2.45 AM: Wake up, do some last minute packing to ensure that I stay under the 20kg weight limit.
3.45 AM: Groggily meet up in the lobby with the other guests. Normal hotel guests are probably wondering why so many people are awake at 3 in the morning. But hey, there’s no better way to motivate a group of people to be up at such an ungodly hour than the threat of not being able to fly out to Antarctica for another 24+ hours due to weather. (One of the downsides of flying is the dependency on weather conditions, which we’ll become familiar with at the end of our trip).
So voila, 60 people up and ready to go at 3:45 in the morning! The hotel provides us with some boxed juices, crackers, and a ham & cheese sandwich for breakfast to-go, to sustain us at the airport.
4.30 AM: Head over to the airport, spend about 15 to 20 minutes to get all our boarding passes. It’s not too bad of a wait, considering it’s Christmas Eve morning and there are a ton of people here aiming to travel home in time for Christmas. I accidentally cut in front of a guy for security, but he was very nice about. Quite admirable, considering how stressed people usually get during holiday traveling.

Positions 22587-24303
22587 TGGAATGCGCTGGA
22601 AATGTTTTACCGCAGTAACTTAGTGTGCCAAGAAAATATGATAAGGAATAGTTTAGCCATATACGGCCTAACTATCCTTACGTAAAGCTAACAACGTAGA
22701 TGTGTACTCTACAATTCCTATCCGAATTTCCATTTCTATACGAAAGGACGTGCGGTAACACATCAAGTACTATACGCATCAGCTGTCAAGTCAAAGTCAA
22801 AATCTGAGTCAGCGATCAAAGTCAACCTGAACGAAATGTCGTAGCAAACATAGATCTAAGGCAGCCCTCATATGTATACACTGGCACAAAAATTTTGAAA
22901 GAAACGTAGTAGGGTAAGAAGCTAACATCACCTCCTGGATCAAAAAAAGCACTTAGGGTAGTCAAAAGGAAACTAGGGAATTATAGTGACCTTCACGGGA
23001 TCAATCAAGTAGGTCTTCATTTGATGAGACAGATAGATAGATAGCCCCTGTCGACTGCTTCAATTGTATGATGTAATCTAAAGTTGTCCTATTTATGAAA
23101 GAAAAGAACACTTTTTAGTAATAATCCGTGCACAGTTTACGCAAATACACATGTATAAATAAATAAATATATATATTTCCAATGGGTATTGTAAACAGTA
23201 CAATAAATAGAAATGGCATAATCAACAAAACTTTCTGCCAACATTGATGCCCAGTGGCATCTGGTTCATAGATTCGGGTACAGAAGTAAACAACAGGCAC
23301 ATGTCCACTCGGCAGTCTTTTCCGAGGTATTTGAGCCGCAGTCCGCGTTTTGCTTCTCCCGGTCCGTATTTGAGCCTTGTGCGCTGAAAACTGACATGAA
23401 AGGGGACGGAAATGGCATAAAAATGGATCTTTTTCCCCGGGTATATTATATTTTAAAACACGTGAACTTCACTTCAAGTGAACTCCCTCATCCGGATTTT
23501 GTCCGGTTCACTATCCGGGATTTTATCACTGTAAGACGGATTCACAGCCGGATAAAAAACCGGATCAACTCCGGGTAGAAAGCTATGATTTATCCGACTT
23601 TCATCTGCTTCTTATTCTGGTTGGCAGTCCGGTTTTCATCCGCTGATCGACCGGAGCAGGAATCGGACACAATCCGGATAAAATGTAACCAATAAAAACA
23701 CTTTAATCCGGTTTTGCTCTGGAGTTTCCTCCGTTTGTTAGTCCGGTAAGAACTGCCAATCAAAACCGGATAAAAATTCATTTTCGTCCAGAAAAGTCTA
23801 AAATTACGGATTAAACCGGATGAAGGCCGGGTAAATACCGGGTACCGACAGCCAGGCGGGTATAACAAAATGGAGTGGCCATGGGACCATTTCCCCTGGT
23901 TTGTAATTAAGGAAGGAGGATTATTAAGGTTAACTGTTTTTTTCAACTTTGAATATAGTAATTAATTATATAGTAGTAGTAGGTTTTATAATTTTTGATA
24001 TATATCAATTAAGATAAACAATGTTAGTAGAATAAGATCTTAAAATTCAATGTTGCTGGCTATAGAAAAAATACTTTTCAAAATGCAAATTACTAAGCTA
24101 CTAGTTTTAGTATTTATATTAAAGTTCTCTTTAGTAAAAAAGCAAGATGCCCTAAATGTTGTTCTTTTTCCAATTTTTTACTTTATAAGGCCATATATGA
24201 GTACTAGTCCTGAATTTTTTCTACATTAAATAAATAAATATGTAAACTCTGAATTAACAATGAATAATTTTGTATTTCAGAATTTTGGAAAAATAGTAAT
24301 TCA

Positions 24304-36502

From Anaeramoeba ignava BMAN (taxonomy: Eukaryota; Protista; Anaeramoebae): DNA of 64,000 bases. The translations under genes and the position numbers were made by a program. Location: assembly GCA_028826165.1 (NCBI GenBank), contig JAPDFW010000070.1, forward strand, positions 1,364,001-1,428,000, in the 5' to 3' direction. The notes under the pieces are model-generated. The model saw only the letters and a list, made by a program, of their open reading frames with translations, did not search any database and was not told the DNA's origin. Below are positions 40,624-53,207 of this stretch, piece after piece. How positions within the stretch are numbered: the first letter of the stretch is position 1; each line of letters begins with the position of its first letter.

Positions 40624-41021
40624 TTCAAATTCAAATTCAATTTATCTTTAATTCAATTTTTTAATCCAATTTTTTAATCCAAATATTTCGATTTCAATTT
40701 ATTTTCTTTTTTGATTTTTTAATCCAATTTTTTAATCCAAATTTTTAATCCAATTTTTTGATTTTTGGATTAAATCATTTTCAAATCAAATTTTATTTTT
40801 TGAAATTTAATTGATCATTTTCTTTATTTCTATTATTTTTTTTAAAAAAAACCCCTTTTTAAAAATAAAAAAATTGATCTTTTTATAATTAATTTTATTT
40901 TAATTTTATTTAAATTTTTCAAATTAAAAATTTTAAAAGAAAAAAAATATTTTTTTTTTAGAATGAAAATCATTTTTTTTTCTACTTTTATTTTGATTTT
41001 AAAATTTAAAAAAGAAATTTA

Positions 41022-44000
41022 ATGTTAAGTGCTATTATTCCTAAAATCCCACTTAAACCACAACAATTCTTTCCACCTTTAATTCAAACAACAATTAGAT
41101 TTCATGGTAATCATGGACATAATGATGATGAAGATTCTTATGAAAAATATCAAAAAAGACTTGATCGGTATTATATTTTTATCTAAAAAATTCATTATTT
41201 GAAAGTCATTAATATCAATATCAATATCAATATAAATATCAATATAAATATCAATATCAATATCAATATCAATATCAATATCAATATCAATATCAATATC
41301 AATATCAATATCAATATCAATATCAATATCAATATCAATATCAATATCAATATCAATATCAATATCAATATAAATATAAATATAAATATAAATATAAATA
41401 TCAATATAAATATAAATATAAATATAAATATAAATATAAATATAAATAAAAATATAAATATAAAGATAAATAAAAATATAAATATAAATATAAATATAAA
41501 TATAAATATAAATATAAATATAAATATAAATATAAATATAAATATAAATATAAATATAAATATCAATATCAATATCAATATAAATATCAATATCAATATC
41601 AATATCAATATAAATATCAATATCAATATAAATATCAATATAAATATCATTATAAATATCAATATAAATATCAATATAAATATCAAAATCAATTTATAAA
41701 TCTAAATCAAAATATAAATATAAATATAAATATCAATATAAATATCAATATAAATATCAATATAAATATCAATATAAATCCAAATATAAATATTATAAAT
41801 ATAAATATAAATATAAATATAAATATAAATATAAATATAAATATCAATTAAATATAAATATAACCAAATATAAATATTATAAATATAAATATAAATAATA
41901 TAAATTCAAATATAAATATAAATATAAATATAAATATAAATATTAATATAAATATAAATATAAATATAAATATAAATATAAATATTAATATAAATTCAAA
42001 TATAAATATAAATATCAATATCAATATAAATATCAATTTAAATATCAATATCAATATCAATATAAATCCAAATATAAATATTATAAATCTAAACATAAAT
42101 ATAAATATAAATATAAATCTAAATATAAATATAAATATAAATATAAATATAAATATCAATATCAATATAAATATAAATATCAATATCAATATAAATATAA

6.00 AM: After waiting for the big LAN flights to clear, we finally board our plane. It’s surprisingly comfortable, just like any other commercial airline (well, probably even more comfortable, considering seats were 2×2). I had definitely been expecting the back-up Hercules plane, after reading up on some others’ Antarctic flights.
8.00 AM: Wheels down at Frei Station! Disembark into the crisp Antarctic air – which is actually fairly warm, as it’s only 32 degrees F. It feels surreal that we’re actually in Antarctica. As we walk to the main station for a briefing, we pass the returning group and wave at them, as they bid us a good trip.
Pit stop at one of the station buildings for refreshments and bathrooms – naturally, the women’s bathroom line trumps all.
Next, we get our first taste of Zodiac-ing to our ship, the Ocean Nova. Upon arrival, we get more refreshments and a briefing, although the latter is interrupted by a humpback whale sighting.
We all haul ass and gear up, jumping into Zodiacs to chase after the whales. We manage to get a bit closer, but no majestic arcs for us. Of the 60 people in our group, there are at least 30 equipped with DSLRs, and many others with one of the newer micro four-thirds cameras. Makes sense though – you’re only going to get one chance to shoot photographs in the Antarctic, unless you’re a researcher or lucky enough to come back for a 2nd or 3rd round.